If you saw the movie Catch Me if You Can, you know the story of Frank Abagnale, Jr. The legendary check forger and con man who was ultimately captured and became an asset to the FBI in their war on check forgery. He later became a security consultant of sorts advising Fortune 500 companies on how to keep the bad guys from stealing from you.
The NCAA is to the point where it needs its own Frank Abagnale, Jr. They need a seasoned out of work coach who knows their rule book inside and out...and more importantly knows where the cracks are. A guy that understands tricks like:
- Getting quasi-illiterate kids diplomas from the local Mall
- Funneling cash through area church offering plates
- Balloon financing programs for cars
- The ATM Card for Jocks program
- "The room isn't free we just don't collect the rent" lodging program
- Using blindness as a learning disability to help basketball players pass the SAT
They need an inside man who can help them close the loopholes. I nominate Jackie Sherrill for the position. While not as handsome as charming as Leonardo Dicaprio...he is the kind of guy that would take the bull by the scrotum and attack this problem if paid properly.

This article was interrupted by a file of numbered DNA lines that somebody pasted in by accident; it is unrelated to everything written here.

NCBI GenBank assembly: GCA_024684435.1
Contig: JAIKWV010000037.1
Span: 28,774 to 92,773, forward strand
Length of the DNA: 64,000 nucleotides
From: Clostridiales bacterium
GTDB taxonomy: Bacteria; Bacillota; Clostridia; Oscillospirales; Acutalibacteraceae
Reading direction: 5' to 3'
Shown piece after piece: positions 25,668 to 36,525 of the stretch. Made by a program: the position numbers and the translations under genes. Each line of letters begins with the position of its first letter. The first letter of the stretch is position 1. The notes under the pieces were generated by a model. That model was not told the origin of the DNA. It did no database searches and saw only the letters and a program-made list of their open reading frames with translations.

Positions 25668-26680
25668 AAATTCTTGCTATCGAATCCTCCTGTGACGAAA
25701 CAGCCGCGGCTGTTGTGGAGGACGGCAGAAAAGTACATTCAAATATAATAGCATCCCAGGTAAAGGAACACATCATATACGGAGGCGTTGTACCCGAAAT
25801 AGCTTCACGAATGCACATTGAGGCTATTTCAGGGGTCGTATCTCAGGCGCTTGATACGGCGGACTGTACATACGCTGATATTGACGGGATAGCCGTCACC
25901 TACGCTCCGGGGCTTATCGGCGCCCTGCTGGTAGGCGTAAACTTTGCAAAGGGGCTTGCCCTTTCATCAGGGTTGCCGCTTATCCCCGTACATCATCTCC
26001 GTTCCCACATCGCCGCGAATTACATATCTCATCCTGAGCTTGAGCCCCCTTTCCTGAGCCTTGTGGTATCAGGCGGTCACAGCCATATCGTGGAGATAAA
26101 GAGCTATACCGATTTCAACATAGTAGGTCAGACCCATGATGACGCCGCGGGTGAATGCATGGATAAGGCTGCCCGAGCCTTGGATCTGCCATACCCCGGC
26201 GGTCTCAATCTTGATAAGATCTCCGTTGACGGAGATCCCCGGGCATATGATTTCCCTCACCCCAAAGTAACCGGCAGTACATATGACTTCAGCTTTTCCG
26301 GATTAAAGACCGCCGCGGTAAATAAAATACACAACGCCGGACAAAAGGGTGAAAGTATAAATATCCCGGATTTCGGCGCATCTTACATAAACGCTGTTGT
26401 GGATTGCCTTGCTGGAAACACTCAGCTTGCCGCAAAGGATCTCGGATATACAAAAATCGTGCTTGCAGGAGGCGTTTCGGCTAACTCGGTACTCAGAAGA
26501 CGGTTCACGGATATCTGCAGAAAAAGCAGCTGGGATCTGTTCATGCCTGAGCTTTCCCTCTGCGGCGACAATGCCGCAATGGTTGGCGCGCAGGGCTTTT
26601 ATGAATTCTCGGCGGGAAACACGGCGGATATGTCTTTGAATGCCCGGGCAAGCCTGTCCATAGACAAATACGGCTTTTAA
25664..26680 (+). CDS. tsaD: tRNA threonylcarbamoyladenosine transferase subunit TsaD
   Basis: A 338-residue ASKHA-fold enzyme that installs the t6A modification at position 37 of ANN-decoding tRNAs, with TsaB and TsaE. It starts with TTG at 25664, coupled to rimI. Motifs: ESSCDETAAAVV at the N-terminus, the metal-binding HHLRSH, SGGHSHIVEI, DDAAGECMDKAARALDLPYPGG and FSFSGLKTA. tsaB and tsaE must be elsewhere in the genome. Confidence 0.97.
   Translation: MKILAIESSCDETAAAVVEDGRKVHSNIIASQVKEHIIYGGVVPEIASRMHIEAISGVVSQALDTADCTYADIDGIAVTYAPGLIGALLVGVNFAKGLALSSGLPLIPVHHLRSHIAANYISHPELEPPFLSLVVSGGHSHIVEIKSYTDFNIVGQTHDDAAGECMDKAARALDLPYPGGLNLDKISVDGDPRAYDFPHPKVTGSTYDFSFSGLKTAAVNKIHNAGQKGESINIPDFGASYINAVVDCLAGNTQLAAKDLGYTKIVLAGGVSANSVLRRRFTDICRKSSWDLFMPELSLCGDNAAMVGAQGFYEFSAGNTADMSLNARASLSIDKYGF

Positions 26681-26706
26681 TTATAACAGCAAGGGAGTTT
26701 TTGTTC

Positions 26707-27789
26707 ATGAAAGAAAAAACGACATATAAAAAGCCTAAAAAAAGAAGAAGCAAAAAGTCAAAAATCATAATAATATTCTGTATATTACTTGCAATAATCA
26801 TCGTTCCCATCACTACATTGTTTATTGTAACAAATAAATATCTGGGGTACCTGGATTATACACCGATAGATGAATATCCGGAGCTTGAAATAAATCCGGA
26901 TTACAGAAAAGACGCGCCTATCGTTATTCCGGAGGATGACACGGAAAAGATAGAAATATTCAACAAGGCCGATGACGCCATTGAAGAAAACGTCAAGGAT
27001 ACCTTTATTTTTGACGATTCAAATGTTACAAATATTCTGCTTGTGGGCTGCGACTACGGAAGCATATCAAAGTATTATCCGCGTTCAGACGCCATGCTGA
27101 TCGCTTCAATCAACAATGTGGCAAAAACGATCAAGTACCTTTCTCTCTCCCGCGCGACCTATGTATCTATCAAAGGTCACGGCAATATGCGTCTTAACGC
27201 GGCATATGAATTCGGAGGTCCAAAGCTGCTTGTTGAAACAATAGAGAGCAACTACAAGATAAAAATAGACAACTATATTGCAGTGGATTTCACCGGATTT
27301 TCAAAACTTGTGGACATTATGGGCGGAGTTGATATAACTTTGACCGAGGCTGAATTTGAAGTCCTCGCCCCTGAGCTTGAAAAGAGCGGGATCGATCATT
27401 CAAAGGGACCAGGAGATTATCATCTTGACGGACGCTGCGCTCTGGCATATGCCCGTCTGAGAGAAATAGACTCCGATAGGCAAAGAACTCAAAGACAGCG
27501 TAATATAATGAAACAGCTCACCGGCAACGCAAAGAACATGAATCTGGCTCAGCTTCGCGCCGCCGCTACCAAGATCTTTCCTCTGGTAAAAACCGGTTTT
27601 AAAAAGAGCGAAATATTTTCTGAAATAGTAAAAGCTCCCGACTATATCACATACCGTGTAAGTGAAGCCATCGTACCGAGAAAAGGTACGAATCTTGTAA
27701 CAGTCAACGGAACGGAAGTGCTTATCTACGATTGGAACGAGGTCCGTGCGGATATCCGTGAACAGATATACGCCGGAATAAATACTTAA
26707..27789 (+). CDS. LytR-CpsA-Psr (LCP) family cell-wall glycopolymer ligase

Why bring this up?
We're hearing rumblings that a group of rival alumni in Birmingham are playing a game of anything you can do I can do better in regards to pay for play. And the shenanigans certainly are not limited to the shadow of the Vulcan as Ohio State fans well know.
It's one thing for a group of alumni to pool their cash and sneak money to a kid in an organized and disciplined manner. But things aren't quite so subtle any more. Things are getting flat out reckless and careless.
For instance, you shouldn't repeatedly get drunk and tell everyone in ear shot that you paid $50k for the best player in your state. That's not something even your own friends and fans can keep a secret...and no I'm not talking about a GA or Alabama kid.
That said...who can blame kids or their parents for extending their palms? You're broke and sitting in your living room is a coach making more than $2 million a year, a coordinator making more than $500k and sometimes two position coaches who combine to make another $500k. That's four guys who could easily be millionaires sitting in your home asking you to play for them.
What incentive does anyone in the room have not to make sure the kid is taken care of? It's one thing to slip a kid a few bucks, help a parent get a better job or "pay the going rate" as Bear used to say. It's another to have a situation where you're trying to manage a salary cap during your recruiting process.
It's a scary time in college football. And the NCAA needs an entirely different approach to dealing with it.
*I would've nominated Fulmer, but he's too busy applying for the Tennessee AD job.